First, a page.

Hollywood has been obsessed with teenagers in recent times. There
have been a slew of youth-themed movies, many of which have literary
antecedents (e.g., SHE'S ALL THAT which owes a debt to Shaw's
PYGMALION, 10 THINGS I HATE ABOUT YOU which re-imagined Shakespeare's
THE TAMING OF THE SHREW as a high-school romp). Mixed in have been the
rare gem that should have across-the-board appeal most exemplified in the
unjustly overlooked RUSHMMORE. Now comes ELECTION, a smart and savvy
satire that uses high school as a prism to examine, well, life. Writer-director
Alexander Payne scored a critical hit with CITIZEN RUTH which dared to take
on abortion rights and presented a flawed heroine well-played by Laura Dern.
Still, the film had its flaws; for all its daring, it was a tad messy (just like
real life some may argue) and some critics were not charmed by its hit or miss
comedy. Well, ELECTION doesn't suffer from those problems; Payne
has grown as a filmmaker and has crafted one of the most original and
enjoyable films to come along this year. My only fear is that like RUSHMORE,
this film will not find an audience. ELECTION may be too sophisticated for
teens and adults may avoid it believing it to be just another teenage flick.
More's the pity, as both groups will find much to admire in the picture.
Payne has chosen to set the film in his hometown of Omaha, Nebraska,
hardly a popular motion picture location. The story is deceptively simple as
well. It is narrated by civics teacher and student government advisor Jim
McAllister (Matthew Broderick), a popular and charismatic teacher at George
Washington Carver High School, who, it turns out, also has his own share of
problems. His marriage is stagnant and he and his wife are at an impasse in
their quest for the illusive baby. His best friend and fellow teacher
has succumbed to the wiles of one Tracy Flick (Reese Witherspoon), an
ambitious overachiever who emerges from the scandal intact while the teacher
loses both his job and his marriage.
When Tracy announces her candidacy for president of the student body
and it appears will be unopposed, McAllister decides to intervene and derail
her plans, partly out of a sense of morality and partly because he hates the
girl. He manages to enlist the sweet-natured, albeit slow-witted jock Paul
Metzler (Chris Klein) to take on Tracy. Further complicating matters, Paul's
younger sister Tammy (Jessica Campbell), a budding lesbian, throws her
hat in the ring as a spoiler when her girlfriend dumps her in favor of Paul.
(Tammy wins the attention of the students by railing, "Who cares about
this stupid election?", which in turn upsets the principal who decides to find
grounds to expel her.)
As Tracy plots her campaign and McAllister attempts to derail it, he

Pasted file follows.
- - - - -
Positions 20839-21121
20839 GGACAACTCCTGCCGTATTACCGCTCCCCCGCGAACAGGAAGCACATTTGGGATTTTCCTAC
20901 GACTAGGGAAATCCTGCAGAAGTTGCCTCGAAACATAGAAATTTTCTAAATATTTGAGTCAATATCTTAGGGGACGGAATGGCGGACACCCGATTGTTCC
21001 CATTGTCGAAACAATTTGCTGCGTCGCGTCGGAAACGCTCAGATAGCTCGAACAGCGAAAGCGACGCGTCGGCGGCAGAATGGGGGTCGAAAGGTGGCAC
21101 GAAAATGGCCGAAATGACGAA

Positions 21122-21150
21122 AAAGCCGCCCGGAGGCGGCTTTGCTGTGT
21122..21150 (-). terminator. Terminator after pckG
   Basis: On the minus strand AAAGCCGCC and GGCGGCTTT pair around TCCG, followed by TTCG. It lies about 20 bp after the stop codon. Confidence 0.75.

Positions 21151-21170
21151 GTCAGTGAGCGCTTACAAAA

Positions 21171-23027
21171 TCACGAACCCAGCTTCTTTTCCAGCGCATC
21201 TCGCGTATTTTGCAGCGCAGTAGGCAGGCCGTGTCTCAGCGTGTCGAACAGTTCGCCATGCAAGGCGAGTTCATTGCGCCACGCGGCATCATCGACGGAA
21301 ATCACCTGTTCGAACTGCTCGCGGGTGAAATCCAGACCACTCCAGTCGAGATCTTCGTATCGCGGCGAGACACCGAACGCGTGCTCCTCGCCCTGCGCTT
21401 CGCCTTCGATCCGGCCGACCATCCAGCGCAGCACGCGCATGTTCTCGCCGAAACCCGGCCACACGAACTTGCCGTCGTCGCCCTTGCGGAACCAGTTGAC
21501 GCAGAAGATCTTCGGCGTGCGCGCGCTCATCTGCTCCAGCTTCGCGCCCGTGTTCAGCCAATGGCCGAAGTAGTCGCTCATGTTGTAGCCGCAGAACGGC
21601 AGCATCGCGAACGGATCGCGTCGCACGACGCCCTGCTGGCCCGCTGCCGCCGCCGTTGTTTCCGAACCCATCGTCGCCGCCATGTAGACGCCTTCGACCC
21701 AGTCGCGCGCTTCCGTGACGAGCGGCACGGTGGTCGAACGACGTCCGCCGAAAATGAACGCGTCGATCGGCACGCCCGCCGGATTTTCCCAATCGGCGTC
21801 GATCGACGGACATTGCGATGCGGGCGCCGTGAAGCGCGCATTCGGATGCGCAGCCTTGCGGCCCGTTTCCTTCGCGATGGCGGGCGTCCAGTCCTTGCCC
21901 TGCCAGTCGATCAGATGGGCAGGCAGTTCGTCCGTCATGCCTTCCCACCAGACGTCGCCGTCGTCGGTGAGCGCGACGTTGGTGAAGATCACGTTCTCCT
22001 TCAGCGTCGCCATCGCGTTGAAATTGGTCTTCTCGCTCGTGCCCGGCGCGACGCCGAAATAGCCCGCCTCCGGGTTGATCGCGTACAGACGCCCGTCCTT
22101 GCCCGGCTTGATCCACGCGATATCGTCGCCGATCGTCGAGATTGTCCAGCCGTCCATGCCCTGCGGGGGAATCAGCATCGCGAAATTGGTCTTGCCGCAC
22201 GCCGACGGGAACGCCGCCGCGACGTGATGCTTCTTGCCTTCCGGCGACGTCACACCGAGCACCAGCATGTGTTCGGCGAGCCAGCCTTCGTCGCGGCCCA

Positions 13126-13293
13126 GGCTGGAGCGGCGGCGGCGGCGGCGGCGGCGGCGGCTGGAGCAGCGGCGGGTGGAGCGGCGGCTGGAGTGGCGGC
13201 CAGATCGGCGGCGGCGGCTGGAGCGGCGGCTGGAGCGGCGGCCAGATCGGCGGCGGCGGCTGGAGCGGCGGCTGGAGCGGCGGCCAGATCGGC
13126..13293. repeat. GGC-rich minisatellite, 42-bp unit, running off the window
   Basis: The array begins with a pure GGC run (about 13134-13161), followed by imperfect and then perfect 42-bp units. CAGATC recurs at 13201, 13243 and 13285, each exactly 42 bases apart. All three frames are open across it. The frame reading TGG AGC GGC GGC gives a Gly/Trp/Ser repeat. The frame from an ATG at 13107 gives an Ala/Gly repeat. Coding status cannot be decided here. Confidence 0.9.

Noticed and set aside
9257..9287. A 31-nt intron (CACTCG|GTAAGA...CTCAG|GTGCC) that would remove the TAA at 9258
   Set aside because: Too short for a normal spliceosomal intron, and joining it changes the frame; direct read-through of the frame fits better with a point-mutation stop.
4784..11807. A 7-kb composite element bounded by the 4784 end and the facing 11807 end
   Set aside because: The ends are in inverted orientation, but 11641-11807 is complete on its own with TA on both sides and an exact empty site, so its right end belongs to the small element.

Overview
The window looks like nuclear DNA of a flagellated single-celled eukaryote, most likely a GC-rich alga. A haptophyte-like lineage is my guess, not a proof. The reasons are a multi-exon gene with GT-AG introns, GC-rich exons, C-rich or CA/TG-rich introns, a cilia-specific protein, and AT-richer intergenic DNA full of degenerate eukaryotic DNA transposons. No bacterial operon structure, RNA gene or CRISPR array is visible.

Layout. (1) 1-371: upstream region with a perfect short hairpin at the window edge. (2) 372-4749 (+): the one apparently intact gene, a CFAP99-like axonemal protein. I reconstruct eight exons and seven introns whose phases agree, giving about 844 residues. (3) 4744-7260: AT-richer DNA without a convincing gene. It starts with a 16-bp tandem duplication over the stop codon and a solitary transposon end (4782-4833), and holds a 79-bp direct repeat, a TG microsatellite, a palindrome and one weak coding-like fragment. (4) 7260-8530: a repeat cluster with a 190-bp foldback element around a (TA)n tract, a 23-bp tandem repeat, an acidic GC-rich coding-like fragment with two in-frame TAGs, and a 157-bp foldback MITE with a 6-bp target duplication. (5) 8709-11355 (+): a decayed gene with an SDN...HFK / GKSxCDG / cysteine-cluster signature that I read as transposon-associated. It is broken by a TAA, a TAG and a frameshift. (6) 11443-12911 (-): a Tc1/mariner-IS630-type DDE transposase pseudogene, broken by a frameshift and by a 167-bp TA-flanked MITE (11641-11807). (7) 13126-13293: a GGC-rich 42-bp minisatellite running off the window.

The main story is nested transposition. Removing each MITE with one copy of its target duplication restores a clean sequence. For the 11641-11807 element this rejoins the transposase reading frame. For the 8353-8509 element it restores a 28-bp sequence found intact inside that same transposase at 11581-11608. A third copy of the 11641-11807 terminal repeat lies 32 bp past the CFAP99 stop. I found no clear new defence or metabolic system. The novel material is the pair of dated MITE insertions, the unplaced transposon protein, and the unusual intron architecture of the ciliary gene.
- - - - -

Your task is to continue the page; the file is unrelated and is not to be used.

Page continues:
also faces moral and ethical dilemmas in his own life. His friend's wife begins
to look good to him. He begins to insinuate himself into her life and the pair
finally consummate their attraction one morning before school. As the election
approaches, McAllister finds his own life spiraling out of control and in a
misguided way, lays all the blame on Tracy.
Payne has managed to cast this film superbly. Reese Witherspoon
finally comes into her own as a leading lady -- building on her little-seen
work in FREEWAY. In the more mainstream films in which she has appeared
(e.g., PLEASANTVILLE), her characters were more one-note and rarely
allowed this actress the opportunity to shine. Here she is perfect as the girl
you love to hate -- you can't really root for Tracy as she is the type of character
just begging for her comeuppance, but Witherspoon imbues her with just
a soupçon of vulnerability. It is masterful work and bodes well for her future
as both a comic actress and a lead. Matthew Broderick has not had a role this
meaty in years and he, too, rises to the challenge. Gone are the cutesy
mannerisms from his youth, he has become a bit paunchy with graying
temples. Broderick gives a full-bodied, rounder characterization of a truly
flawed human being. While he may seem a paragon in the classroom,
outside beats the heart of a guy struggling with a mid-life crisis. Special
mention has to be made of both Chris Klein and Jessica Campbell, both of
whom make auspicious film debuts as the Metzler siblings.
My only real quibble with this film is its generic title. While the central
event is indeed an election and the story functions on the more oblique level
as a satire on politics -- it is a rather bland and unexciting moniker. Admittedly,
I would be hard-pressed to offer a better suggestion. As it stands, ELECTION
is a savvy and acerbic movie that is a bracing tonic that should be seen by
anyone interested in fine movie making.
Rating: A -
|© 2005 by C. E. Murphy. All Rights Reserved.